In recent years, the area of property testing of probability distributions has produced a wide variety of interesting results. Here one is given sample access to an unknown distribution and asked whether it satisfies some property, e.g. is it the uniform distribution, does it have small entropy, and so forth. In this work, we study the natural quantum analogue of this problem, in which one is given many copies of an unknown mixed state (the quantum version of a probability distribution) and asked whether it satisfies a given property. We focus on properties which depend only on the mixed state's spectrum (hence the name Quantum Spectrum Testing).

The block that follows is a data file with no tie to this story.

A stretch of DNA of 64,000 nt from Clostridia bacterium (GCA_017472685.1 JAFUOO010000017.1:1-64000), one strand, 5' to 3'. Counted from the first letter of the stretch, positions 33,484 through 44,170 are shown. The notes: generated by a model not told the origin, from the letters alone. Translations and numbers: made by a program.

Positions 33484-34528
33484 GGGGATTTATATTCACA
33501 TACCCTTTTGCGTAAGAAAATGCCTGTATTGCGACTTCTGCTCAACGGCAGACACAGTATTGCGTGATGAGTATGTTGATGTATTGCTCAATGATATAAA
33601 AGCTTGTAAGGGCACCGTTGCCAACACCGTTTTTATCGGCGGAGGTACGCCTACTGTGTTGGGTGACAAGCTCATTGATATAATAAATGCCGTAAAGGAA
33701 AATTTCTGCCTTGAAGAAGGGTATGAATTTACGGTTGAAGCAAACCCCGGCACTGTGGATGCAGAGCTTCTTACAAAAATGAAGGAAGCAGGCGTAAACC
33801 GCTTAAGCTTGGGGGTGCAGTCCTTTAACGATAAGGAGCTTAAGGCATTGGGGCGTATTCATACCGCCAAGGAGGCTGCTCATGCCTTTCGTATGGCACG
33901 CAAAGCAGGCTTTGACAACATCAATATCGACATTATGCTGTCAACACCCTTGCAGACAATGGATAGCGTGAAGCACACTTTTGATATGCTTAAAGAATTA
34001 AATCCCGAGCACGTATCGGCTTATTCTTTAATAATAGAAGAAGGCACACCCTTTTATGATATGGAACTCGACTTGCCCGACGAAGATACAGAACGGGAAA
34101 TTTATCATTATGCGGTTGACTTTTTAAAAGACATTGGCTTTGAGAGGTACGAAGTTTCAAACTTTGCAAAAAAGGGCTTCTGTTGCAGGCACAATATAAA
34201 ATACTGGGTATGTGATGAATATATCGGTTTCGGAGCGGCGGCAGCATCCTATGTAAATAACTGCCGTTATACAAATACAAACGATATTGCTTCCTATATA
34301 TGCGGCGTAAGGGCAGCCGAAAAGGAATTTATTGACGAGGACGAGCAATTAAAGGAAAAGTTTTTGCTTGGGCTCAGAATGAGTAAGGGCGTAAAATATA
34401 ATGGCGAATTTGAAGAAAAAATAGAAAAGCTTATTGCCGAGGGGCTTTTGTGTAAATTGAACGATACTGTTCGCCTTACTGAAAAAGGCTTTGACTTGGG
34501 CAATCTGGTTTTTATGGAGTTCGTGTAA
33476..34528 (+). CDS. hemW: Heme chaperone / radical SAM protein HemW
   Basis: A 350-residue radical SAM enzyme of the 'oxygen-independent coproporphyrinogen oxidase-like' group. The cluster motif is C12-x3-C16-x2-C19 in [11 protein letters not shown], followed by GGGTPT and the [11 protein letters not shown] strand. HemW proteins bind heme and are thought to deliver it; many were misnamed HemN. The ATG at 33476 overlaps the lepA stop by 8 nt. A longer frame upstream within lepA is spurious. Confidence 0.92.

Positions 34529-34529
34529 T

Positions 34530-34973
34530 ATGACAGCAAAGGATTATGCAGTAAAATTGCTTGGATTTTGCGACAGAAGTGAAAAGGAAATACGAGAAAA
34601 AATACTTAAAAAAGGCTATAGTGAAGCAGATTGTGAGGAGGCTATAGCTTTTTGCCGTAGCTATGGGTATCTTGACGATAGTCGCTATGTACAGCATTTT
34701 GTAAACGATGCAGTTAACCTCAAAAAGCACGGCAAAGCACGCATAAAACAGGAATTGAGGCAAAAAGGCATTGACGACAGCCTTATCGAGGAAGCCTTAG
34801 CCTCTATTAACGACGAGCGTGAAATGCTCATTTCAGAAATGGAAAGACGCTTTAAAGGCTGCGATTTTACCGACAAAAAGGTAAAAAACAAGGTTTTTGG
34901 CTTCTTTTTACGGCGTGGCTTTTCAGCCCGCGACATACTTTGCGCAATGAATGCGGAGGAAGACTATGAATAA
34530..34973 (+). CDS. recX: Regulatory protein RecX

Our paper gives several optimal algorithms for testing specific properties of mixed states, e.g. the property of being the maximally mixed state. This can be viewed as the quantum analogue of a result of Paninski. In addition, we show a nearly-tight lower bound for a certain algorithm of Keyl-Werner which learns an unknown mixed state's spectrum.

Our main tool is Schur-Weyl duality, which leads us to studying a particular algorithm called weak Schur sampling. This algorithm is based on the representation theory of the symmetric group, and to analyze it we use various tools in this area, including Kerov's algebra of observables and a limiting theorem of Biane.

No background in quantum computing or representation theory is assumed.

*This is joint work with Ryan O'Donnell.*